Despite evidence that aggregate consumption of complex carbohydrates has risen over the last decade, food consumption surveys suggest that fewer households are consuming less bread, pasta, rice, potatoes and corn. This paper estimates systems of complex carbohydrate demand using cross-sectional data from 1977-78 and 1987-88 in order to explain this paradox. Changes in demand that are not explained by changes in prices or income are explained by variations in taste. Because tastes cannot be directly observed, the paper uses a multiple indicator and multiple cause (MIMIC) model to construct a suitable proxy variable. In the MIMIC approach, the 'indicators' are residuals from a household demand function that includes prices and incomes as explanatory variables, while household and demographic proxies are 'cause' variables. The objectives in applying the MIMIC model are to determine the effect of consumer tastes on complex carbohydrate demand and, comparing cross-sectional survey data from two different periods, test the hypothesis that these tastes change over time. The data consist of US complex carbohydrate prices and expenditures, taken from the USDA Household Food Consumption Surveys in 1977-78 and 1987-88. The results show that structural changes in demand, or those that are not explained by changes in price, income, or the cause variables, led to an increase in complex carbohydrate demand of 5% from 1977-78 to 1987-88. However, changes in demand explained by the cause variables cause demand to fall by 9%.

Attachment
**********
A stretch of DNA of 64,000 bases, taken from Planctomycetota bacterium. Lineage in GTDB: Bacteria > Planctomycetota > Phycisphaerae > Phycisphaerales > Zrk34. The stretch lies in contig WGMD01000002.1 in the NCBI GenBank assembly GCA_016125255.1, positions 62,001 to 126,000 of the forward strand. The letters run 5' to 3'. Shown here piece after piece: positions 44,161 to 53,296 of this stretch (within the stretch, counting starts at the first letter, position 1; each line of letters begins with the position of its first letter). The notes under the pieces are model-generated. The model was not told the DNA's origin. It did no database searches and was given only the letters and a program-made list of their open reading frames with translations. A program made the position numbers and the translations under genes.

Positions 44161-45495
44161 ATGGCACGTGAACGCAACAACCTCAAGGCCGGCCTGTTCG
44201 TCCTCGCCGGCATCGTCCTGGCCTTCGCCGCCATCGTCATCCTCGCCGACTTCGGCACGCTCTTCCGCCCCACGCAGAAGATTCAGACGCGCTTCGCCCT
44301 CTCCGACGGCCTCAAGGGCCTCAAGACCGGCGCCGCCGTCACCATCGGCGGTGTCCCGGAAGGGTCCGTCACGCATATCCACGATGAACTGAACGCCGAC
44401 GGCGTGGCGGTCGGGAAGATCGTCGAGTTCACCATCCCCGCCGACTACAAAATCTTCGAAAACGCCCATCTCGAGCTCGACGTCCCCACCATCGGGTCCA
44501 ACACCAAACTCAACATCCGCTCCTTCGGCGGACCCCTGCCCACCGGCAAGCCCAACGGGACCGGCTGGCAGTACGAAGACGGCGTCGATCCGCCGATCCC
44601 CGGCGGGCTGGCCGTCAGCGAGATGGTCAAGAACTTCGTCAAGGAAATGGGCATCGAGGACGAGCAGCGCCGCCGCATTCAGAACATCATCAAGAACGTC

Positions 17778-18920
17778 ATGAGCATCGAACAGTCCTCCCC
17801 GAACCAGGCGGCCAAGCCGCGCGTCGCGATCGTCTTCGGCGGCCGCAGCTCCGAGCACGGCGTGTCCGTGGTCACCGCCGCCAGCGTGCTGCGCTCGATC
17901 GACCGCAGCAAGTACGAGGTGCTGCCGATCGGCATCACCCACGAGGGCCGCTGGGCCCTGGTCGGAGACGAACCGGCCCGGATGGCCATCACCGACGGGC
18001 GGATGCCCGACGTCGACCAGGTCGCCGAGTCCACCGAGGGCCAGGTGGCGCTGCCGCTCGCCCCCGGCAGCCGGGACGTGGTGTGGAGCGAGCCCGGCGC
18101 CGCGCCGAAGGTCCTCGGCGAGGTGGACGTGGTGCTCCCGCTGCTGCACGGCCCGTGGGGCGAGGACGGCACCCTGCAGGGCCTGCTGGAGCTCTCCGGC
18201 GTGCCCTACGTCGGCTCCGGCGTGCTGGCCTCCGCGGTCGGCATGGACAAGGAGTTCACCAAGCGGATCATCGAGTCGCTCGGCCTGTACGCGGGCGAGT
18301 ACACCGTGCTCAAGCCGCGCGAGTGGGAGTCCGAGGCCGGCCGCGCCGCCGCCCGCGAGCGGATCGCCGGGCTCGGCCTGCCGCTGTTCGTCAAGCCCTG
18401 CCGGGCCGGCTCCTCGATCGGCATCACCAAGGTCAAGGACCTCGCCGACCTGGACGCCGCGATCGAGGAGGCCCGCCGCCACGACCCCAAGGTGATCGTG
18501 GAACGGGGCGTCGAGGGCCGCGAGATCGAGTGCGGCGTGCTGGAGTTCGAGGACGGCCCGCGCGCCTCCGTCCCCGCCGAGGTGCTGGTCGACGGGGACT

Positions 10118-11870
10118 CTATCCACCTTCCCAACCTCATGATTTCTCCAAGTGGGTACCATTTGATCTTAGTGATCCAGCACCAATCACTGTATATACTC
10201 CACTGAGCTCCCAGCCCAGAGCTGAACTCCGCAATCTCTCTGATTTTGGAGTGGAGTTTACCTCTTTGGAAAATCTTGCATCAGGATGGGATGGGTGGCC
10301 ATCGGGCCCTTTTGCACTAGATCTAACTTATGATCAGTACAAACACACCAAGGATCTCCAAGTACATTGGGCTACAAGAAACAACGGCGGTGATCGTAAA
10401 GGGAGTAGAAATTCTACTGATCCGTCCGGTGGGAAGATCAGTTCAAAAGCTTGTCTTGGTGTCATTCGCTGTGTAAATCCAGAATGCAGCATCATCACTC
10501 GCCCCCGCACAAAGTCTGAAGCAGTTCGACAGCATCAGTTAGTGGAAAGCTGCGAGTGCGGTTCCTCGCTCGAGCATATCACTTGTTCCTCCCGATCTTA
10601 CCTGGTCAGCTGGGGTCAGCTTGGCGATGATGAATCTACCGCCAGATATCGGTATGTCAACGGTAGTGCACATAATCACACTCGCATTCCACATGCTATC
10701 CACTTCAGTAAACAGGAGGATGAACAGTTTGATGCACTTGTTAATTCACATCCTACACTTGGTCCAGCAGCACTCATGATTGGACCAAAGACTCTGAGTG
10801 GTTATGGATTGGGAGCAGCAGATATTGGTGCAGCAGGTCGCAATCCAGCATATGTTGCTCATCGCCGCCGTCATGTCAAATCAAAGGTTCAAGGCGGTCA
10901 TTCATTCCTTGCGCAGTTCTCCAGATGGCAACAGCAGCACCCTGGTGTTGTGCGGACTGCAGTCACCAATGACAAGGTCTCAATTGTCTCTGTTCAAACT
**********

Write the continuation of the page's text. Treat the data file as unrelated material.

ASJC Scopus subject areas
- Economics and Econometrics